1. In a farmer’s field
In 1820, a Greek peasant named Yorgos was digging in his field on the island of Milos when he unearthed several carved blocks of stone. He burrowed deeper and found four statues – three figures of Hermes and one of Aphrodite, the goddess of love. Three weeks later, the Choiseul archeological expedition arrived by ship, purchased the Aphrodite, and took it to France. Louis XVIII gave it the name Venus de Milo and presented it to the Louvre where it became one of the most famous works of art in history.
2. Beneath a street
On February 21, 1978, electrical workers were putting down lines on a busy street corner in Mexico city when they discovered a 20 ton stone bas-relief of the Aztec night goddess, Coyolxauqui. It is believed to have been sculpted in the early fifteenth century and buried prior to the destruction o the Aztec civilisation by the Spanish conquistadors in 1521. The stone was moved 200 yards from the site to the Museum of the Great Temple.
3. In a hole in the ground
In 1978 more than 500 movies dating from 1903 to 1929 were dug out of a hole in the ground of Dawson City, Yukon. Under normal circumstances, the 35mm nitrate films would have perished, but the permafrost preserved them perfectly.
4. Under a bed
Joanne Perez, the widow of vaudeville performer Pepito the Spanish Clown, cleaned out the area underneath her bed and discovered the only existing copy of the pilot for the TV series I Love Lucy. Pepito had coached Lucille Ball and had guest-starred in the pilot. Ball and her husband, Desi Arnaz, had given it to Pepito as a gift in 1951 and it had remained under the bed for thirty years.
5. On a wall
A middle-aged couple in a suburb of Milwaukee, Wisconsin, asked an art prospector to appraise a painting in their home. While he was there, he examined another painting that the couple had thought was a reproduction of a work by Van Gogh. It turned out to be an 1886 original. On March 10, 1991, the painting Still Life with Flowers sold at auction for $1.4m (US).
6. In a trunk in an attic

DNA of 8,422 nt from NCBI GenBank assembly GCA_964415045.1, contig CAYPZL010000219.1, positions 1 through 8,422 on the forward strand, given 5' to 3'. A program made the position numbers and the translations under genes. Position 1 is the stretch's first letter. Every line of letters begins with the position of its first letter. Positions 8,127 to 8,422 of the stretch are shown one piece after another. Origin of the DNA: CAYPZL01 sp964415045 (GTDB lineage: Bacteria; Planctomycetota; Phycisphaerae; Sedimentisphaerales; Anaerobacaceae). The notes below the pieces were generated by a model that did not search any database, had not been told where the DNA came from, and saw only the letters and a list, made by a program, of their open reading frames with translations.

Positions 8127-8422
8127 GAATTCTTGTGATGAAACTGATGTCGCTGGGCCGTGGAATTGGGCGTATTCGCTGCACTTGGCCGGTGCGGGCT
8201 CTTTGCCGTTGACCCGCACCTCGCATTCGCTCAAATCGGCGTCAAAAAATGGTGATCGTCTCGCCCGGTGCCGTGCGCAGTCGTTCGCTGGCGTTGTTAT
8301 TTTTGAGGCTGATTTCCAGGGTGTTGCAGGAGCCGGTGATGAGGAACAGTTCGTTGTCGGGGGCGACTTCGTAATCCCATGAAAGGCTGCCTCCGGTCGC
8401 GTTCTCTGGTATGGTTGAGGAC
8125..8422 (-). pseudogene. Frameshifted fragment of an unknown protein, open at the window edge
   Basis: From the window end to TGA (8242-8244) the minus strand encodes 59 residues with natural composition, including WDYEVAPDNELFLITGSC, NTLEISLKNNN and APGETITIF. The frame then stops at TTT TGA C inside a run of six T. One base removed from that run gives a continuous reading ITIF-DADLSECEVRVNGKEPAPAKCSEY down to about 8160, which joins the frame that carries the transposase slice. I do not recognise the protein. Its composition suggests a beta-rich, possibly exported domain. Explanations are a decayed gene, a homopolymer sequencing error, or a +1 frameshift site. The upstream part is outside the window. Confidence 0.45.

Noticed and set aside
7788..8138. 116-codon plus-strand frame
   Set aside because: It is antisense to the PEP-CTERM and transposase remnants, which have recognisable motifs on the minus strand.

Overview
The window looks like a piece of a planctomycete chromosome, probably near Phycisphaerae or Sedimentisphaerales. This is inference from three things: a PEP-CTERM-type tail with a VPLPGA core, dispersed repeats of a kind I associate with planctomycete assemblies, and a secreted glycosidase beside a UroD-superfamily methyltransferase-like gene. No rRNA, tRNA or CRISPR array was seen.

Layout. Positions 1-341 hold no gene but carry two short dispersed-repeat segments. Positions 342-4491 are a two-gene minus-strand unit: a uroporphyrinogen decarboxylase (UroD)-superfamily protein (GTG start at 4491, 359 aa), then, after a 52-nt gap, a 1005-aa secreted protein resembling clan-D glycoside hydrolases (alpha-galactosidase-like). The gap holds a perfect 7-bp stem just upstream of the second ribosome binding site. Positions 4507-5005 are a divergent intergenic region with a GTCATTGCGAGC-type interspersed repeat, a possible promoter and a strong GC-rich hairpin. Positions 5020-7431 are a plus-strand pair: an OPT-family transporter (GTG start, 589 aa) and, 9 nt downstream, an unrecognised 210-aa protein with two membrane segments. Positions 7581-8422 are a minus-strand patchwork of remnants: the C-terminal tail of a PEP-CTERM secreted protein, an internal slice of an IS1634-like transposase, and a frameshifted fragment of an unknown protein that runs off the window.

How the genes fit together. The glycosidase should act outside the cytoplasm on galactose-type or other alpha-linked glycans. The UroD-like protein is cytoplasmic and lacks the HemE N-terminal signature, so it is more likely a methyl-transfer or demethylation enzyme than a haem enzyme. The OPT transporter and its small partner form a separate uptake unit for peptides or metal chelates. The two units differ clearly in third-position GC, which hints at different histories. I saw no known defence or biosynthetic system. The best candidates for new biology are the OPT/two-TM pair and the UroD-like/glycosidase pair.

In 1961 Barbara Testa, a Hollywood librarian, inherited six steamer trunks that had belonged to her grandfather, James Fraser Gluck, a Buffalo, New York, lawyer who died in 1895. Over the next three decades she gradually sifted through the contents of the trunks, until one day in Autumn of 1990 she came upon 665 pages that turned out to be the original handwritten manuscript of the first half of Mark Twain’s Huckleberry Finn. The two halves of the great American novel were finally reunited at the Buffalo and Eerie County Public Library.
7. At a flea market
A Philadelphia financial analyst was browsing at a flea market in Adamstown, Pennsylvania, when he was attracted by a wooden picture frame. He paid $4 for it. Back at his home he removed the old torn painting in the frame and found a folded document between the canvas and the wood backing. It turned out to be a 1776 copy of the Declaration of Independence – one of 24 known to remain. On June 13, 1991, it was sold at auction for $2.4m (US)
8. Masquerading as a bicycle rack
For years, employees of the God’s House Tower Archaeology Museum in Southampton, England, propped their bikes against a 27 inch black rock in the basement. In 2000, two Egyptologists investigating the Museums holdings identified the bike rack as a 7th century BC Egyptian statue portraying King Taharqa a Kushite monarch from the region that is modern Sudan. Karen Wordley, the Southampton city council’s curator of archaeological collections, said it was a “mystery” how the sculpture ended up in the Museum basement.